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Tonkin Snub-nosed Monkey
   
   

Order : PRIMATES
Family : Cercopithecidae
Species : Rhinopithecus avunculus

Head-body length : 51-62 cm
Tail length : 66-92 cm
Weight : males 14 kg, females 8.5 kg

The Tonkin Snub-nosed Monkey, or Dollman's Snub-nosed Monkey, is one of just two species of the genus Rhinopithecus occurring in Southeast Asia, the other being the Myanmar Snub-nosed Monkey (Rhinopithecus strykeri). There are three other species of the genus in China.

This is one of the rarest and most endangered primates in the world, with a population estimate of less than 250 individuals, and numbers may still be declining due to habitat loss and hunting. They are highly vulnerable to being shot by poachers as they are reportedly not shy of humans.

The species inhabits primary, evergreen forest in areas of karst limestone up to 1200 metres elevation. It is largely arboreal, only rarely coming to ground. It feeds on young leaves, forest fruits and seeds.

Its fur colour and patterning is unmistakable, being immaculate white on the face, chest and inside the arms and legs, and black elsewhere. It has pronounced eye-rings tinged with blue, and orange fur beneath the chin (which may be more pronounced in males). Its tail is long and is typically dark on top and pale beneath. Infants are grey and white, and lack an orange throat patch.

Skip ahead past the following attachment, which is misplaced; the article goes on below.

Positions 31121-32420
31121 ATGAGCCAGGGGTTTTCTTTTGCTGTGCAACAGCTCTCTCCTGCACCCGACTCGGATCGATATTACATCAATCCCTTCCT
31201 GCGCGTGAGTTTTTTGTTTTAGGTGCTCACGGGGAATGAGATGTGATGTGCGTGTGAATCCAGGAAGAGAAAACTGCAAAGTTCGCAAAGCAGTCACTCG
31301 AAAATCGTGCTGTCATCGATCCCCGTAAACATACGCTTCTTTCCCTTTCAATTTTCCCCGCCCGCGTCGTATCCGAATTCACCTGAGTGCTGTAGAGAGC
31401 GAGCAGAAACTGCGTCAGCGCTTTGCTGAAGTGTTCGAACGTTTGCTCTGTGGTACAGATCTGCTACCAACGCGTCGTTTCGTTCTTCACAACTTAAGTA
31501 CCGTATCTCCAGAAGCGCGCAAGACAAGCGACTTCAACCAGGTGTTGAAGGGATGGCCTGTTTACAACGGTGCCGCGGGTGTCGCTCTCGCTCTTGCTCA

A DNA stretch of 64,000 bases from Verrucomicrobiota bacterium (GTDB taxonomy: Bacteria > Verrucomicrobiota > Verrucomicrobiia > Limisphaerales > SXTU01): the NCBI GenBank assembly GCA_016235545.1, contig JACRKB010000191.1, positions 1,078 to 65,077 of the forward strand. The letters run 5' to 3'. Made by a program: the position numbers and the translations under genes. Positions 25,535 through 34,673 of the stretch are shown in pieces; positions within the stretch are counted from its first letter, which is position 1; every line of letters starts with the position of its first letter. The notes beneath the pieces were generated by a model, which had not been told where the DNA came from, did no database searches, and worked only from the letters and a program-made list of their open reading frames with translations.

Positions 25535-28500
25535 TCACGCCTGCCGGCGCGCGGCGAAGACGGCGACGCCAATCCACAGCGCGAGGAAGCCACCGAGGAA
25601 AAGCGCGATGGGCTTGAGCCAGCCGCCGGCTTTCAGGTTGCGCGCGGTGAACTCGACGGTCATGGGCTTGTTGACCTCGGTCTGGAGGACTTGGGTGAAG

Its facial features are also unmistakable - its lips are thick and bright pink, and the nose is flat and upturned. The ears are tufted.

Males weigh up to 14 kg, and females are considerably smaller at 8.5 kg.

The species only occurs in Vietnam, and is confined to a few fragmented forests in the northern provinces of that country. IUCN list the species as occurring in two protected areas in Vietnam - the Na Hang and Cham Chu nature reserves.


Fig 1 : An adult male takes a curious look at the photographer while resting high on a branch.

Fig 2 : The male is accompanied by a female, which is around 40% smaller than the male.

Fig 3 : The male surveys his surroundings, thereby revealing the bright orange fur beneath the throat.

All photos
extracted from a video filmed by Andie Ang in Ha Giang Province, Vietnam. The monkeys were sighted late morning, at an elevation of 880 metres.


References : M5
IUCN



 

 

Fig 1
  
ゥ  Andie Ang
Fig 2
  
ゥ  Andie Ang
Fig 3
  
ゥ  Andie Ang